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Younger employees worried about getting replaced by AI-skilled staff

Survey reveals generation z and millennials leading in apprehension

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United States are increasingly apprehensive about the threat of being replaced by AI.
52% of Gen Z employees are expressing concerns.
The report suggests that individuals anticipate enrolling in six to ten courses.

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A fresh report indicates that younger professionals in the United States are increasingly apprehensive about the threat of being replaced by individuals with superior skills in generative AI.

Based on a survey conducted by D2L among 3,000 full-time and part-time workers in the US, findings revealed that 43% of respondents harbor concerns about being supplanted by counterparts with more adept AI abilities within the next year.

Breaking down the data by generation, it was disclosed that Generation Z employees express the highest level of worry, with 52% expressing concerns, closely followed by Millennials at 45%. Conversely, only 33% of Gen X workers share similar apprehensions, marking them as the least troubled cohort among all generations.

This study comes against the backdrop of the widespread integration of generative AI technologies across various sectors in the US. Nearly half of the surveyed individuals (49%) acknowledged utilizing generative AI tools at least once a week in their professional capacities, with 52% indicating usage outside of their work environments as well.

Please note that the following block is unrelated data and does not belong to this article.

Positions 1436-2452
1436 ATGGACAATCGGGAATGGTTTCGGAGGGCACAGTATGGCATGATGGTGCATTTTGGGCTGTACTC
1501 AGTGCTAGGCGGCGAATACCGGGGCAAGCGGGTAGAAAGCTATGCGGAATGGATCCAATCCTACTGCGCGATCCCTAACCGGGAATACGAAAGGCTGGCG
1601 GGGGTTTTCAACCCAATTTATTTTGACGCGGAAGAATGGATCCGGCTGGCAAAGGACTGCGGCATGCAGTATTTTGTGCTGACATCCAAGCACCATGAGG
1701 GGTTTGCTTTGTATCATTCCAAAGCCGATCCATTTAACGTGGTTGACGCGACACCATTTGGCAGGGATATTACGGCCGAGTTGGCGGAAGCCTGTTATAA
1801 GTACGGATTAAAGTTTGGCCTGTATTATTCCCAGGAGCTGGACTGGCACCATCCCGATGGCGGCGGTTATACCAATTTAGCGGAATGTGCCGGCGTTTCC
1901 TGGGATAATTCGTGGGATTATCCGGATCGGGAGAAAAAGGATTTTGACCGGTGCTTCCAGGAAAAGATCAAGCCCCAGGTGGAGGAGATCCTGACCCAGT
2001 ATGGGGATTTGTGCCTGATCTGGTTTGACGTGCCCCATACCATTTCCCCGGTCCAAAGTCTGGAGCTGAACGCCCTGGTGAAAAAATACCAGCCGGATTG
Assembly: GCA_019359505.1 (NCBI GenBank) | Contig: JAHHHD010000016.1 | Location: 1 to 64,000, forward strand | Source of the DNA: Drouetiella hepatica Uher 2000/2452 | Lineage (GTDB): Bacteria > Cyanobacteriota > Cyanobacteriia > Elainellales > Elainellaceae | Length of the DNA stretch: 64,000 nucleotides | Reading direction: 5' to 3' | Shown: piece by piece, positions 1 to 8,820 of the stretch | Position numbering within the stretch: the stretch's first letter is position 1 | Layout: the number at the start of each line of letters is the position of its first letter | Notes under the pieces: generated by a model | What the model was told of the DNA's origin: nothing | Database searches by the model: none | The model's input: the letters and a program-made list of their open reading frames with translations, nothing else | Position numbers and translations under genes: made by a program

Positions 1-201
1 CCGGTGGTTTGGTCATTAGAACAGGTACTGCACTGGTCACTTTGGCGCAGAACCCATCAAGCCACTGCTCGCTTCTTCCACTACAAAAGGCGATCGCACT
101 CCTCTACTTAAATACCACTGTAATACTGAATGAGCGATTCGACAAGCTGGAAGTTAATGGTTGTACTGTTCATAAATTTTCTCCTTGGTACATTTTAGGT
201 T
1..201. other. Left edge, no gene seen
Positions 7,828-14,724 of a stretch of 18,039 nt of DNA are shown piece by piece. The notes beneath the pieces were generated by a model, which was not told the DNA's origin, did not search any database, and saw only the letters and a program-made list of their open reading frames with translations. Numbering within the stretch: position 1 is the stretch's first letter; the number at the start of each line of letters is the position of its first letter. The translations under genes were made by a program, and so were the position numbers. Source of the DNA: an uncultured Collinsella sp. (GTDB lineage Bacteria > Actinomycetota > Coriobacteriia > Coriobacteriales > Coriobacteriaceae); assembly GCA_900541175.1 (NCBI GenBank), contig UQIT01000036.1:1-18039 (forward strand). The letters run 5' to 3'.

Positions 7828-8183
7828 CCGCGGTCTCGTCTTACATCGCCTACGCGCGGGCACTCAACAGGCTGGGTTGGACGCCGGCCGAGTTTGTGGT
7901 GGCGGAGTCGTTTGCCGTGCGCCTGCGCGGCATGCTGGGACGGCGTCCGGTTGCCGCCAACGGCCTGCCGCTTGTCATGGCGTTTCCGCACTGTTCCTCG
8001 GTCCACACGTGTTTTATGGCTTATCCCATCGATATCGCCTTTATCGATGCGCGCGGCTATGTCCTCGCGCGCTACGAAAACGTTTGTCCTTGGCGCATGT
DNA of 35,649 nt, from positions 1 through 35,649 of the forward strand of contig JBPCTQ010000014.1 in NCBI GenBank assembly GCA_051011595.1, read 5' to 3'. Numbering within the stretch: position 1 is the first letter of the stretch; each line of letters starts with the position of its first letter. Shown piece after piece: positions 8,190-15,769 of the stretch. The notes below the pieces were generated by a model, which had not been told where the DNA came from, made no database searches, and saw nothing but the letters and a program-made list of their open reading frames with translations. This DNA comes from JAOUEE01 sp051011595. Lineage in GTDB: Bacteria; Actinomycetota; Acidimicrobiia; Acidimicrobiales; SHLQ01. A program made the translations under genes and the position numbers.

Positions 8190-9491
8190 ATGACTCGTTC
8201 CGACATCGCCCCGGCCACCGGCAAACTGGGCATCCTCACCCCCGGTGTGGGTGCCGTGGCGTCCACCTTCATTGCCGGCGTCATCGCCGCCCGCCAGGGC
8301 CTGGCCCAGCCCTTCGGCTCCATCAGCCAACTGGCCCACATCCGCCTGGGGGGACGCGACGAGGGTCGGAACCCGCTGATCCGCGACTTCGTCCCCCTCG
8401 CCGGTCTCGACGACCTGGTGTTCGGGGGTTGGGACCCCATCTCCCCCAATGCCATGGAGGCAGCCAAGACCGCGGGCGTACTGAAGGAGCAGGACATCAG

Approximately a quarter of Gen Z  and Millennial respondents expressed intentions to undertake multiple professional development courses over the coming year

In response to the burgeoning use of generative AI tools and the accompanying anxieties regarding potential displacement, the report underscores a burgeoning interest among employees in pursuing opportunities for upskilling. Approximately a quarter of Gen Z (26%) and Millennial (24%) respondents expressed intentions to undertake multiple professional development courses over the coming year, compared to a mere 12% of Gen X employees.

The report suggests that these individuals anticipate enrolling in six to ten courses within the next 12 months, signaling a proactive approach towards enhancing their skill sets amidst evolving workplace dynamics.

Sasha Thackaberry, VP of Wave at D2L, emphasized the significance of this trend, highlighting it as an opportunity for employers to support their workforce in preparing for the future. “Skills development – whether it pertains to optimizing the use of generative AI or simply staying abreast of changes – is imperative for employees to navigate the swiftly evolving work landscape,” remarked Thackaberry in a statement.

Her observations underscore the growing emphasis on upskilling initiatives worldwide, driven by emerging employment patterns such as the proliferation of generative AI technologies and concerns surrounding potential spikes in global unemployment.

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